chronic illness, Chronic Yogi, Hashimoto’s thyroiditis, Health, imperfect yogi, interview, oms, perfect yoga teacher myth, sutras
Don’t you just love Cora Wen’s Yogi Imperfect talk? It dovetails very nicely with this post…
Yoga teachers. We’re a funny breed. Many of us teach for love, not money. But when teaching for money (i.e. doing it full time), then the love usually still comes first.
However, just because we teach yoga does not mean that we’re perfect. We might (or might not) be bendy, we’ve probably done endless downward dogs, sounded off with more oms than you can count and possibly read dozens of sutras and other yoga books. But that doesn’t mean we’ll always have impeccable health.
In fact some of us are Chronic Yogis – yoga teachers who live with a chronic illness of some kind. We’re more common that you might imagine.
This interview series is inspired by my own recent diagnosis of an autoimmune condition called “Hashimoto’s thyroiditis”. Sometimes I feel like crap, but I still love teaching yoga.
I’m undergoing a process of learning to be cool with my health issues, all the while being clear that it mostly doesn’t affect my ability to teach yoga.
So I’m featuring Chronic Yogis from all over the world in an effort to kick those “perfect yoga teacher” pedestals down…
We might not be perfect or perfectly healthy, but we can still teach yoga and hopefully our imperfections will help our own students be more accepting of themselves, too.
As each interview is published, I’ll include a link here so they’re all indexed together.
Chronic Yogi interviews
- Rachel Hawes
- Christine Claire Reed
- (more to come soon!)
Are you a Chronic Yogi? Wanna be a part of this series?
I’ve sent out a bunch of emails to yoga teacher friends and fellow bloggers. But I’m sure there’s more of us out there than I know!
So if you’re a yoga teacher with a chronic health problem and you’d like to be involved, then I want to interview you, too!
A chronic health problem is generally any disorder that persists over a long period and affects physical, emotional, intellectual, vocational, social, or spiritual functioning.
This can include all sorts of conditions such as depression, mental health imbalances, diabetes, epilepsy, ME/chronic fatigue, auto-immune disorders and many more.
If this is you, and you also work as a yoga teacher, I’d be honoured if you would consider participating in my interview series.
Just get in touch at: svasti108[at]gmail[dot]com
carolyn, laughing yogini said:
Svasti, I LOVE this whole idea and wish you well with it…though am sad to learn of your “disorder.” I hope that you can use it to push deeper ~ physically and spiritually etc etc….Though I prolly wouldn’t say anything good about my back when it goes “out” as it has off and on during the past 25+ years, I AM grateful that it has pushed me in asana practice and teaching during the past 10 years ………….because whenever I stop ~ BINGO ~my back starts acting up again. And I remember how quickly I can turn into a cripple again.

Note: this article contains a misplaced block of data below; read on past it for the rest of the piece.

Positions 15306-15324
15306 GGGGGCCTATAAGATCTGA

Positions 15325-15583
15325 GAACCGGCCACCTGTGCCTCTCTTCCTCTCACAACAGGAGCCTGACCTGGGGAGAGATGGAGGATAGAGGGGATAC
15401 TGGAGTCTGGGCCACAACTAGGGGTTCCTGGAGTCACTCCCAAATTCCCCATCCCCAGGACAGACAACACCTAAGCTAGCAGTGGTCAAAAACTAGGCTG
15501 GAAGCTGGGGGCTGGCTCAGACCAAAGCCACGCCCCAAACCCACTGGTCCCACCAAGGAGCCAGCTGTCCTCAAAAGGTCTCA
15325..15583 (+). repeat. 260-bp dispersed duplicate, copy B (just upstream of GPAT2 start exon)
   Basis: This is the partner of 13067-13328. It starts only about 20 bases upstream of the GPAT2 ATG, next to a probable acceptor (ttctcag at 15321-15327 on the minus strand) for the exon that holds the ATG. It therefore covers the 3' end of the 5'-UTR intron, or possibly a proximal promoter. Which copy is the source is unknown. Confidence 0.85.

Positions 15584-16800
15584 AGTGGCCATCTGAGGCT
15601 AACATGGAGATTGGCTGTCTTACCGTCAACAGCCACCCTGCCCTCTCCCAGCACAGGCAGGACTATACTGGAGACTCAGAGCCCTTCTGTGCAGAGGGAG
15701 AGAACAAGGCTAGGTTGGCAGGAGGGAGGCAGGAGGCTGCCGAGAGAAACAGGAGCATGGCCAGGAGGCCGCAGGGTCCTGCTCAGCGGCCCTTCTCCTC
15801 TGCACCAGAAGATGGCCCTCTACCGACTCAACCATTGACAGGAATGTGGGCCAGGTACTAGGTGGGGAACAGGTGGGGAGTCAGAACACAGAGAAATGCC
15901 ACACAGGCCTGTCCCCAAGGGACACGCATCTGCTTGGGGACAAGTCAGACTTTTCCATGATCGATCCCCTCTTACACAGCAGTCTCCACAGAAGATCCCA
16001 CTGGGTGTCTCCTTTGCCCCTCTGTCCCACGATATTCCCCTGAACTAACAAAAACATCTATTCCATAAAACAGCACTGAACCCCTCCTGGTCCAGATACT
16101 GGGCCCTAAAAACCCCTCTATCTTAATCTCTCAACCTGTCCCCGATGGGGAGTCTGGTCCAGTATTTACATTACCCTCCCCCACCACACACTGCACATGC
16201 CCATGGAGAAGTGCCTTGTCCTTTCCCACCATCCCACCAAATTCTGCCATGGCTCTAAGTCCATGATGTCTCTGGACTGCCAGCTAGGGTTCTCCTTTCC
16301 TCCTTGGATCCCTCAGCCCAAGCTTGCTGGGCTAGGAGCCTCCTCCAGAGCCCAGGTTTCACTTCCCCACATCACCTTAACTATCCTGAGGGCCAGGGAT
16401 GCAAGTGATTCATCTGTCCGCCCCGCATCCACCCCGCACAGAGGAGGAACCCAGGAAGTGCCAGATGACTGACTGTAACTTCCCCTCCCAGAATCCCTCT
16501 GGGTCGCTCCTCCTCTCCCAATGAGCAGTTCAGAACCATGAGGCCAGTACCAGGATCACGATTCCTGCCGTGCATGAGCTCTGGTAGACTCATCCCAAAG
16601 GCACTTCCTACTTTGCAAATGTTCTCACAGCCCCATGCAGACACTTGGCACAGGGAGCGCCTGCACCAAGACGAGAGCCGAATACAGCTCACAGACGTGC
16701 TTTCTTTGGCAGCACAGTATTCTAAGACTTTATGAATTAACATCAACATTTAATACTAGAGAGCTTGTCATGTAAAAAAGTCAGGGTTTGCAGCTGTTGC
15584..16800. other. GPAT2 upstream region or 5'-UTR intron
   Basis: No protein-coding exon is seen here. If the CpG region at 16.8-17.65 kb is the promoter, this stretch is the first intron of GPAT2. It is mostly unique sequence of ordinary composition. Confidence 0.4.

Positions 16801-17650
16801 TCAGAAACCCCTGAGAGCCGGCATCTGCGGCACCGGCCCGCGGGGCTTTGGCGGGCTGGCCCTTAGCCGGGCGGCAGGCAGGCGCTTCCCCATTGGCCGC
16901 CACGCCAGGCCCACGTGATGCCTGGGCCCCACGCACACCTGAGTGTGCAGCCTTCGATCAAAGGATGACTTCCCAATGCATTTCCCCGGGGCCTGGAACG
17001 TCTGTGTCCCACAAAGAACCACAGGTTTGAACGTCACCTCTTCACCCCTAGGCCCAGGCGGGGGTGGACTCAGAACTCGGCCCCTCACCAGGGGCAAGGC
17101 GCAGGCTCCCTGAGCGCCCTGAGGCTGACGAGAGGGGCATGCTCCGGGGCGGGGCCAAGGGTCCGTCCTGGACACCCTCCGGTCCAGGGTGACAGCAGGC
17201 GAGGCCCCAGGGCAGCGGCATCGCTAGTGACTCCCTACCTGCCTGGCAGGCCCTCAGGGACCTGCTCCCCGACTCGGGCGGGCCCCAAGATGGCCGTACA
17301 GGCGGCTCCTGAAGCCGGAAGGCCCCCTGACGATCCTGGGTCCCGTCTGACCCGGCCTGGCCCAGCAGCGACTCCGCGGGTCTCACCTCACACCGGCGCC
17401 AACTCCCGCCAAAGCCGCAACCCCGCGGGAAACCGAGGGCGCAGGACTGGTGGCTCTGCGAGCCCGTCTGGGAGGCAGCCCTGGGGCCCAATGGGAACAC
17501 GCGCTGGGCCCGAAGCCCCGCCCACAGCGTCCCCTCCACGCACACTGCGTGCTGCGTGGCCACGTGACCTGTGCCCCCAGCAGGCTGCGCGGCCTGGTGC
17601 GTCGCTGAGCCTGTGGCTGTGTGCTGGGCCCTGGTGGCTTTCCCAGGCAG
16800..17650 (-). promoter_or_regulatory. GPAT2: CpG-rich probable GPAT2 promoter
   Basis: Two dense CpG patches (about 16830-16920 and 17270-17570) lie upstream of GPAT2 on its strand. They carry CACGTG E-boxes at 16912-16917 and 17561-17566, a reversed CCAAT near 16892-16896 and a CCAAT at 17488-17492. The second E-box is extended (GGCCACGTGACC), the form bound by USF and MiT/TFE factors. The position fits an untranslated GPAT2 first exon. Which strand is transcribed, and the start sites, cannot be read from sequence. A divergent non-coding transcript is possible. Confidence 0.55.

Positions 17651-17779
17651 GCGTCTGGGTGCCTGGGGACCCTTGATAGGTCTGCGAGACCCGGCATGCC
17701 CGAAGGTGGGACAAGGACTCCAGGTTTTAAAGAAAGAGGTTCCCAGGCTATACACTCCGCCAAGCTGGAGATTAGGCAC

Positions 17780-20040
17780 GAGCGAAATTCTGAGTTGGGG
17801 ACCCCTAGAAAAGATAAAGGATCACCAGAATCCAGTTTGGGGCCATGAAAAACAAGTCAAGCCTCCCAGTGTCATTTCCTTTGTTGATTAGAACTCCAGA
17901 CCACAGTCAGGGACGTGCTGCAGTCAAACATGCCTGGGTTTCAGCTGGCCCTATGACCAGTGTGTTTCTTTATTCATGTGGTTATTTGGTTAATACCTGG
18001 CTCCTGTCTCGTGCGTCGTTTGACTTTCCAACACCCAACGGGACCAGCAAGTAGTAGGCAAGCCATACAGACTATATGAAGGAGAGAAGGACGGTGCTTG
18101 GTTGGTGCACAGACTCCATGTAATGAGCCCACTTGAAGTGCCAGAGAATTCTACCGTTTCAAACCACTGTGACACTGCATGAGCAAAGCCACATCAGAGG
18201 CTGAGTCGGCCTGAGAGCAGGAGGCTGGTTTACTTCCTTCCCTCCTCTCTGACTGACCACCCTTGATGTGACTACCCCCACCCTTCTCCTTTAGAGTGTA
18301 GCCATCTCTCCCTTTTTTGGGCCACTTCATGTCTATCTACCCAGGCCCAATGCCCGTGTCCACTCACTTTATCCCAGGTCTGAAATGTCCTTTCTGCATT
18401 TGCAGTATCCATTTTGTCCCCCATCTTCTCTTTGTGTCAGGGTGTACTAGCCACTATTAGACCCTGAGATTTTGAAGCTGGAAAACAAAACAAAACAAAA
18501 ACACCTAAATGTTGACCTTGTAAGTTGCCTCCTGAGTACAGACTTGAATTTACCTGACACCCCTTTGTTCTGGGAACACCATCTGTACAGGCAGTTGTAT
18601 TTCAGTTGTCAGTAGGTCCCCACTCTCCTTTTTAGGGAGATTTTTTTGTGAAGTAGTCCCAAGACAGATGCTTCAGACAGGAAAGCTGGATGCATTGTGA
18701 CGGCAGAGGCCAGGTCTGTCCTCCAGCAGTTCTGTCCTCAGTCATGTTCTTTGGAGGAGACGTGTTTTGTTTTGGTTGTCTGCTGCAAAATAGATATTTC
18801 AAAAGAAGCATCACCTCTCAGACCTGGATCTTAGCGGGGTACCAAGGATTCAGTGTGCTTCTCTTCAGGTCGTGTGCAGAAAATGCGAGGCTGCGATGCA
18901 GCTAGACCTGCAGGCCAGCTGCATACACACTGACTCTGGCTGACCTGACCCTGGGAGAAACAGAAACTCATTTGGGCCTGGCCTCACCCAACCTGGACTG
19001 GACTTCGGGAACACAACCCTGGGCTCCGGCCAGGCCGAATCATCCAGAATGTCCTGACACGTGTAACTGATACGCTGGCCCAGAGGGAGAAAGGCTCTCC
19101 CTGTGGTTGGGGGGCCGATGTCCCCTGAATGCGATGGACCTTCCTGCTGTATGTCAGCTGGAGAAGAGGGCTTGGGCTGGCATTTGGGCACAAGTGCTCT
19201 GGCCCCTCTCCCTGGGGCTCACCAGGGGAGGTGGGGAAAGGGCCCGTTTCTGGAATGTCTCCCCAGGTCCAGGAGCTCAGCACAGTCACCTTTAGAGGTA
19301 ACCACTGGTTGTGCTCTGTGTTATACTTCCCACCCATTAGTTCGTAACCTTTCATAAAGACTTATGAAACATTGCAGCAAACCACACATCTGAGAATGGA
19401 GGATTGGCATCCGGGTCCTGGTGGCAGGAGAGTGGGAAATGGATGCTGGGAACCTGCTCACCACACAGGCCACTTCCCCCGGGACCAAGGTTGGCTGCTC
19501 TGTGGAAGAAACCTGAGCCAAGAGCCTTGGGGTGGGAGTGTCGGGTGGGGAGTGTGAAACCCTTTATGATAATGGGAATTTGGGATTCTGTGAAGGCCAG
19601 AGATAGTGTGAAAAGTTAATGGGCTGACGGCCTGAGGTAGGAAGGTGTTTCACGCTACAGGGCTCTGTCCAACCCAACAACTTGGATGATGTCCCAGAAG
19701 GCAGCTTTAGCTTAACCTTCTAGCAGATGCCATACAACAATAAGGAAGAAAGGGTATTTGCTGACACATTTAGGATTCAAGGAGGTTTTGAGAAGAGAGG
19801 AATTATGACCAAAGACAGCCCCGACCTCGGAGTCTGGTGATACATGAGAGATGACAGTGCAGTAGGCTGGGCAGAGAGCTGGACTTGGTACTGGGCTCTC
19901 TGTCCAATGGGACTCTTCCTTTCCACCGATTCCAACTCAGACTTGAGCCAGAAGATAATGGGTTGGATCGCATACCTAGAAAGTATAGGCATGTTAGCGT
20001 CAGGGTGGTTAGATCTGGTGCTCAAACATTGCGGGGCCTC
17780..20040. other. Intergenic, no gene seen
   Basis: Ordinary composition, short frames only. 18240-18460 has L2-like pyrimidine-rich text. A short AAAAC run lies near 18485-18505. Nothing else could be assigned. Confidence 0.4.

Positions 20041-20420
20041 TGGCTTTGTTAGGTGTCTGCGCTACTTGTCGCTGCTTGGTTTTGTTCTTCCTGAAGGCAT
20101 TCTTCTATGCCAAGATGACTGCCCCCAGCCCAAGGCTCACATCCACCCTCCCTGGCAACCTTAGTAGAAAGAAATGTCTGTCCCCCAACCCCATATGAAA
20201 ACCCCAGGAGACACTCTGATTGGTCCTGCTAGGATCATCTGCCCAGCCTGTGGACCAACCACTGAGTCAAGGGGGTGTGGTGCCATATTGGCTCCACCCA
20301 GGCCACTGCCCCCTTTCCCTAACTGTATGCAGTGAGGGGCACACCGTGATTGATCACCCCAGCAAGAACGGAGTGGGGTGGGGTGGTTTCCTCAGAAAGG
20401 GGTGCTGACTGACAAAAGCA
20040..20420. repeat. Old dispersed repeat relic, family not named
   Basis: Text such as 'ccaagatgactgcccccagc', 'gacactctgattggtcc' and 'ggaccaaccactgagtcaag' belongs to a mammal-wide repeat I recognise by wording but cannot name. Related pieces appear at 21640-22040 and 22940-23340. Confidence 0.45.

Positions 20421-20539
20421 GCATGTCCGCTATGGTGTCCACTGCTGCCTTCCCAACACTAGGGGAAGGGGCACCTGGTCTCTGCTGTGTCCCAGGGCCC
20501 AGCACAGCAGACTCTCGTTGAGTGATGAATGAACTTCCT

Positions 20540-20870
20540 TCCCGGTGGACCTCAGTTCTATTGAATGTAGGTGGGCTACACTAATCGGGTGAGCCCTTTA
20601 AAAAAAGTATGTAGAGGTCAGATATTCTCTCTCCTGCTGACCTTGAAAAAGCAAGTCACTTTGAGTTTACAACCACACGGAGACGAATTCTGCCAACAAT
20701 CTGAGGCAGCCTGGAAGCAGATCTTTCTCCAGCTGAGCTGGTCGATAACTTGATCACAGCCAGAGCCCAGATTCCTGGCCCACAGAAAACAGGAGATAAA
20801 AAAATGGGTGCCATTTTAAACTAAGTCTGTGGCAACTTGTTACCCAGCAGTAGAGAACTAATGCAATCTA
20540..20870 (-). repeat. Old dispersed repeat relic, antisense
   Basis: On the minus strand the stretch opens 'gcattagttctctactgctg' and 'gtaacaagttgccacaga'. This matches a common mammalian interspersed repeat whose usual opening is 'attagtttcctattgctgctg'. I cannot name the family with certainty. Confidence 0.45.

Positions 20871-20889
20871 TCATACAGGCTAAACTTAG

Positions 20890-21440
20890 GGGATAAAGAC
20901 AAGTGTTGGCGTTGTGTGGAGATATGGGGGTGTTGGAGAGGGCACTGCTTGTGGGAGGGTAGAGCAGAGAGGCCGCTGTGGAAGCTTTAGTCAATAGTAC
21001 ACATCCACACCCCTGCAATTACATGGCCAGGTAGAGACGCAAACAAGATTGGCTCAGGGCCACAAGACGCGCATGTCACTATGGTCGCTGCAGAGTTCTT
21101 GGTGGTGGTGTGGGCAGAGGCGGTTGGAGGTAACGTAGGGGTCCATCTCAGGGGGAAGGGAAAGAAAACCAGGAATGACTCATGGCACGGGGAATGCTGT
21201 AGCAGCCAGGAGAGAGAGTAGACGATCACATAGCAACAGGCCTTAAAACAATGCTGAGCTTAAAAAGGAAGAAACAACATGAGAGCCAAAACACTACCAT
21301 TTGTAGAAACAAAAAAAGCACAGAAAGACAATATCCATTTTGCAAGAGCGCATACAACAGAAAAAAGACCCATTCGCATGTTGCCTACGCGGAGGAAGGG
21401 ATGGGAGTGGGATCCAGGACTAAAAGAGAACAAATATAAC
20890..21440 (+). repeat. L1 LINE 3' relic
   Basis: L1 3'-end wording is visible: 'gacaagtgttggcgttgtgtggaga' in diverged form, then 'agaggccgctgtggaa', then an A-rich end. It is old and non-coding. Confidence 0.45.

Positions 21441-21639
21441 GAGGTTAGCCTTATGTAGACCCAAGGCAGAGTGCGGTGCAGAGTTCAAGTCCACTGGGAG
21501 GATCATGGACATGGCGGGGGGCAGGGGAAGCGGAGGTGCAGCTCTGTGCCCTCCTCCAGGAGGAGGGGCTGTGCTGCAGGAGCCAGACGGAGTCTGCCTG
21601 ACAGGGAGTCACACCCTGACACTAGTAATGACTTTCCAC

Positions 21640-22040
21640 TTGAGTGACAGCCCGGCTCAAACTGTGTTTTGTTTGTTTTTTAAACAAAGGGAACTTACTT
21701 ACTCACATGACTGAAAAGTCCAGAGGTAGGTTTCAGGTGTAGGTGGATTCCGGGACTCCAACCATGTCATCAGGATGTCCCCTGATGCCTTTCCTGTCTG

I really love your attitude toward yourself and your body. Thank you for spreading the goodness!
Y is for Yogini said:
yes! been waiting for this series! 😀
Sunny Maya said:
I am not a yoga teacher. We massage therapists have exactly the same problem. Read on for my story. Warning, it is long.
I live with severe spinal arthritis at age 52. Originally, I wanted to become a yoga teacher, but was turned away because of severe spinal inflexibility. I thought the central abilities were mindfulness and compassion.
Evidently not. Then I applied to massage school and was also turned down for the same reason. My arms and legs have excellent strength and mobility and I knew that I could do massage, so I offered the school upfront
cash payment in full for the whole two year course. Surprisingly, they accepted me as a student and said that the “last space” in our class just opened up for me. Two years later I graduated and passed my entrance exams. I worked for myself at home as a massage therapist for over 20 years now. The same issue of my back still plagues me, it is difficult to get new clients when they assume because the way I look and move that I can’t give them a strong deep massage. I have a website to help overcome that image problem. It helps but not quite enough. If I did not have a working husband, I could not afford to be a massage therapist. So I am fun-employed. Even after 20 years of massage, I still enjoy giving massages, and enjoy helping people. Now my arthritis, is growing into my spinal cord, and spinal nerves at multiple levels giving me spinal symptoms into my arms and legs, which I depend on. My doctor has seen my M.R.I. and has referred me to a neurosurgeon, which could take six months to a year to just get in: the Canadian health care system at work! Next, I want to be a meditation teacher and not charge students, but ask that they donate to my neighbours, a troubled youth home. I have been meditating on my own since I was 16 years old, when I started yoga. My husband is beyond pissed off with me because of my inability to “get a job”. Life is fun.